By Show and Tell
By Bree Davies
By Bree Davies
By Cory Casciato
By Emilie Johnson
By Robin Edwards
By Bree Davis
By Josiah M. Hesse
A few years from now, an enterprising promoter is going to reap a considerable fortune repackaging the hits of, say, Madonna, Michael Jackson and Lyle Lovett. But the show won't be sold to American audiences by sending it out on the usual concert circuit. Nor will it seize its target market of forty-something fans via record stores or interactive-media outlets. Instead, if current trends mean anything, the carefully packaged production will have its start in the theater.
The producers who promote it will have, in part, the creative team of Smokey Joe's Cafe to thank for their eventual triumph. They will also owe a debt of gratitude to audiences such as the Buell Theatre's, which last week greeted the opening-night performance of this collection of Jerry Leiber and Mike Stoller songs with roars of approval. Most of all, however, theatrical producers can bank on future success in the Broadway arena by adhering to this musical's absolute rule: Forget about plot and character; music, choreography and design elements are paramount.
Nine talented song-and-dance specialists (Scott Beck, Kim Cea, Dwayne Clark, Eugene Fleming, Alltrinna Grayson, Mary Ann Hermanson, Jeffrey Polk, Reva Rice and Stephonne Smith), under the Tony-nominated direction of Broadway veteran Jerry Zaks, take us through a cavalcade of forty chart-topping songs originally performed by pop-music icons such as the Coasters, the Drifters, Peggy Lee and, of course, Elvis Presley. With precise timing and nonstop energy, the hit parade begins with a robust version of "Neighborhood," followed by charming renditions of "Dance With Me" and "Kansas City." On opening night, the ensemble deftly changed costumes during seamless breaks between songs and quickly won the devoted attention of an audience eager to cheer, clap and sing along to their favorite tunes of yesteryear.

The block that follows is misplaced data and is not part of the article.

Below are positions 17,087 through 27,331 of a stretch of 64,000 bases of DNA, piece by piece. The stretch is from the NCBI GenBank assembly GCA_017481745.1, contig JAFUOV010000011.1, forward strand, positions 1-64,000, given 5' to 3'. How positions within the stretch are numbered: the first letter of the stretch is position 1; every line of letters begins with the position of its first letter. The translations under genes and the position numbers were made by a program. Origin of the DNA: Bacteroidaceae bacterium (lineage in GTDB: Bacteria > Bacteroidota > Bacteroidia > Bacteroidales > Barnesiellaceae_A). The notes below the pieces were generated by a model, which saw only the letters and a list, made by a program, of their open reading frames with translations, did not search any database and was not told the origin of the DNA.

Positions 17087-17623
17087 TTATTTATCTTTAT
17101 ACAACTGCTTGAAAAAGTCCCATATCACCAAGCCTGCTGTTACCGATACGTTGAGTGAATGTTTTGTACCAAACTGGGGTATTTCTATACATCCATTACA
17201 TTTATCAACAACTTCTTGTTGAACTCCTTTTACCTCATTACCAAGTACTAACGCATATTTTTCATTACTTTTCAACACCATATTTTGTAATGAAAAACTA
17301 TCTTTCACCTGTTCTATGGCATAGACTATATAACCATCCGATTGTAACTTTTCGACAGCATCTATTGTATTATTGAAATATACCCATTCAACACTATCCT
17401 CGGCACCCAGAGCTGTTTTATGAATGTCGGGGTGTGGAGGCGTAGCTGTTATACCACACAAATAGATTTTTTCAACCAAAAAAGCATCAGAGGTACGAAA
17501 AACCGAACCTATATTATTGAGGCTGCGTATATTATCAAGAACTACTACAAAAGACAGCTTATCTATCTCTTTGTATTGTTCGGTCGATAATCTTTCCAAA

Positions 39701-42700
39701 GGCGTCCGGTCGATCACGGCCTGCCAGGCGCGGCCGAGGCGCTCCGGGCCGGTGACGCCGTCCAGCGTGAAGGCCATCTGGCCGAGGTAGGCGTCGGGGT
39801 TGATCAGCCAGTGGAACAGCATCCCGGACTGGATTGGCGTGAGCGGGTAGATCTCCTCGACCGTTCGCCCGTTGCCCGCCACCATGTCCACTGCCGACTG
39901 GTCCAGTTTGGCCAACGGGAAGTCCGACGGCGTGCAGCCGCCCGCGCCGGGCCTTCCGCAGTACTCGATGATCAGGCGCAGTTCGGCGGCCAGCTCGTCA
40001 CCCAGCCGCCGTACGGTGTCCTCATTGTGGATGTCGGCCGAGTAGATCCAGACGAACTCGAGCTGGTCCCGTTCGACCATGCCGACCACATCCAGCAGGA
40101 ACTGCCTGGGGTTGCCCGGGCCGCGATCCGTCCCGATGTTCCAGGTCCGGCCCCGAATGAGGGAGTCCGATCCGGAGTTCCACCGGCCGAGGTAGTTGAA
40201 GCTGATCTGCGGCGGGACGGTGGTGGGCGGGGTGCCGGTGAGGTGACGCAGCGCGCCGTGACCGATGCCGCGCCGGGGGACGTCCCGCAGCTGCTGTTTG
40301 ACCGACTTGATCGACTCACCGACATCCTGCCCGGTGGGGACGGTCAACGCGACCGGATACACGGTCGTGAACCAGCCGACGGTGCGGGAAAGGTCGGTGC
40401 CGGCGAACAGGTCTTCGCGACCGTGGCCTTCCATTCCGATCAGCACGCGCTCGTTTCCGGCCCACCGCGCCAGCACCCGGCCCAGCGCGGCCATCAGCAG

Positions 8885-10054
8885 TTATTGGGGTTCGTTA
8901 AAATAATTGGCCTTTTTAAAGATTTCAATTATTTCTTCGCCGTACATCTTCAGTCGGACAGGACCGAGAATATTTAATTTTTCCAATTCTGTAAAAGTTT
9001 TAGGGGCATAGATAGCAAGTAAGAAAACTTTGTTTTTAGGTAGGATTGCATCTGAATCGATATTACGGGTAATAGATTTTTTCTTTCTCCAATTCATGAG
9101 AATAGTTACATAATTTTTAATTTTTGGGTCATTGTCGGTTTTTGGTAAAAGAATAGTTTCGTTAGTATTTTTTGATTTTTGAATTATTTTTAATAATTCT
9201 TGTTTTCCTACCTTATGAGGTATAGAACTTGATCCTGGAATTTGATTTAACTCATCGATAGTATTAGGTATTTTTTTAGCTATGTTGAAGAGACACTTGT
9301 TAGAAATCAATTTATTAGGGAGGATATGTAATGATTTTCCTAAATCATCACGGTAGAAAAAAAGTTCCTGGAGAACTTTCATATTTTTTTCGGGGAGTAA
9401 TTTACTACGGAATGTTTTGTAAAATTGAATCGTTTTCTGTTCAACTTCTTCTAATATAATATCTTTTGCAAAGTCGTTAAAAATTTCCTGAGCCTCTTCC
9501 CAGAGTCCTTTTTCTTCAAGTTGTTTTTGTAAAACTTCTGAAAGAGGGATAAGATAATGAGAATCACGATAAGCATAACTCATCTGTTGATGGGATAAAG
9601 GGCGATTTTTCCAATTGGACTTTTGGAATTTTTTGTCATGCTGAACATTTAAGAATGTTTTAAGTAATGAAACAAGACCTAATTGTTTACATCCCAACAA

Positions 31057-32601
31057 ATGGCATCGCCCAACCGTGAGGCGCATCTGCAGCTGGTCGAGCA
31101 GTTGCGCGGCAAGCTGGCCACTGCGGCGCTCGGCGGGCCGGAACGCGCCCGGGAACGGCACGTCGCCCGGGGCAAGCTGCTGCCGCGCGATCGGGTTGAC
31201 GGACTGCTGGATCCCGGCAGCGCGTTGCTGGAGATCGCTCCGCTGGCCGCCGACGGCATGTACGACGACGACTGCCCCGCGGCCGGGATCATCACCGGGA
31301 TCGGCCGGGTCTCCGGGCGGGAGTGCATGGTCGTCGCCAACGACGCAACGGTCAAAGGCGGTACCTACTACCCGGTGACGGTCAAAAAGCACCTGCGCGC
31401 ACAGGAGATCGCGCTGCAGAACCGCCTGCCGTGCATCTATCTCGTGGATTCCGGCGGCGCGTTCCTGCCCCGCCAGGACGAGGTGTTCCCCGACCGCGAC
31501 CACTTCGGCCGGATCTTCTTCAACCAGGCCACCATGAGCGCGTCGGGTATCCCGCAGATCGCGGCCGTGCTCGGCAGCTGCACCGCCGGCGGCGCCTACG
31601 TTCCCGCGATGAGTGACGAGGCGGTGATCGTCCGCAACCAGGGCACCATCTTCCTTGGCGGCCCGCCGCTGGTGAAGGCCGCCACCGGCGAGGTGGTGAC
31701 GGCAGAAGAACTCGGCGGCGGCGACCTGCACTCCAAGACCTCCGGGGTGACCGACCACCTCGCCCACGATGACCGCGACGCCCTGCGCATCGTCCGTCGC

Unencumbered by the demands of telling a well-acted story that finds full emotional expression through song, the production instead relies on the magnetic qualities of each actor's personality and physical talents to drive the action forward before a backdrop of nostalgic album-cover art. It's occasionally a winning combination: When a dozen neon marquees lit up the stage in preparation for a rollicking "On Broadway," and four performers in suits of silver matte material and sunglasses strode toward the audience, it served as a cue for spectators to whoop and holler, championing an evening that never promised to be more than good songs staged for good times.
Yes, Elvis and his blue suede shoes were sighted ("Jailhouse Rock"), and favorites such as "Hound Dog" and "Stand By Me" seemed destined to compel the near-capacity gallery to rise to its feet in what has become Denver's habitual response to an adequately performed road show. However, the greatest outpouring of affection was reserved for that moment in the spectacle that good-naturedly pits the sexes against each other. As the four female cast members belted out "I'm a Woman" to partisan acclaim from their distaff counterparts in the house, the five men sat dumbfounded at their cafe tables, enduring with blank faces the longest ovation of the evening. Their sung response, "There Goes My Baby," was both funny and appropriate. Still, the audience seemed content to abandon any expectation of watching a musical fable in favor of enjoying what might be billed as a "revusical."
But why did the raucous crowd immediately fall silent during moments in the show that deviated from the theme of a living jukebox? When "Spanish Harlem" was sung and danced by Fleming and Rice, spectators sat transfixed by a welcome peculiarity in the evening's entertainment--a believable, sustainable relationship between two characters. Likewise, when three headless zoot suits danced a soft shoe during "Shoppin' for Clothes," the crowd was no longer a bunch of concert devotees blindly cheering but an audience keenly attuned to the theater and its unique potential for human communion.
Long after the tunes in Smokey Joe's fade from memory (many of them are certain not to survive even the shortest trip home from the Buell) and the cute antics of a prodigiously gifted cast lose their luster in the cold light of the next morning's drudgeries, the show will be recalled as entertaining, though rarely enlightening. Two hours of exhilaration do not translate into even a moment of real exaltation, and the brief, hushed segments of theatrical reality that have managed to survive in the production remind us of something that might prove to be as annoying to a future producer as it is disturbing to a contemporary playgoer: There just might be something to that character and story thing after all.
Smokey Joe's Cafe, through September 21 at the Buell Theatre, in the Plex at 14th and Curtis, 893-4100.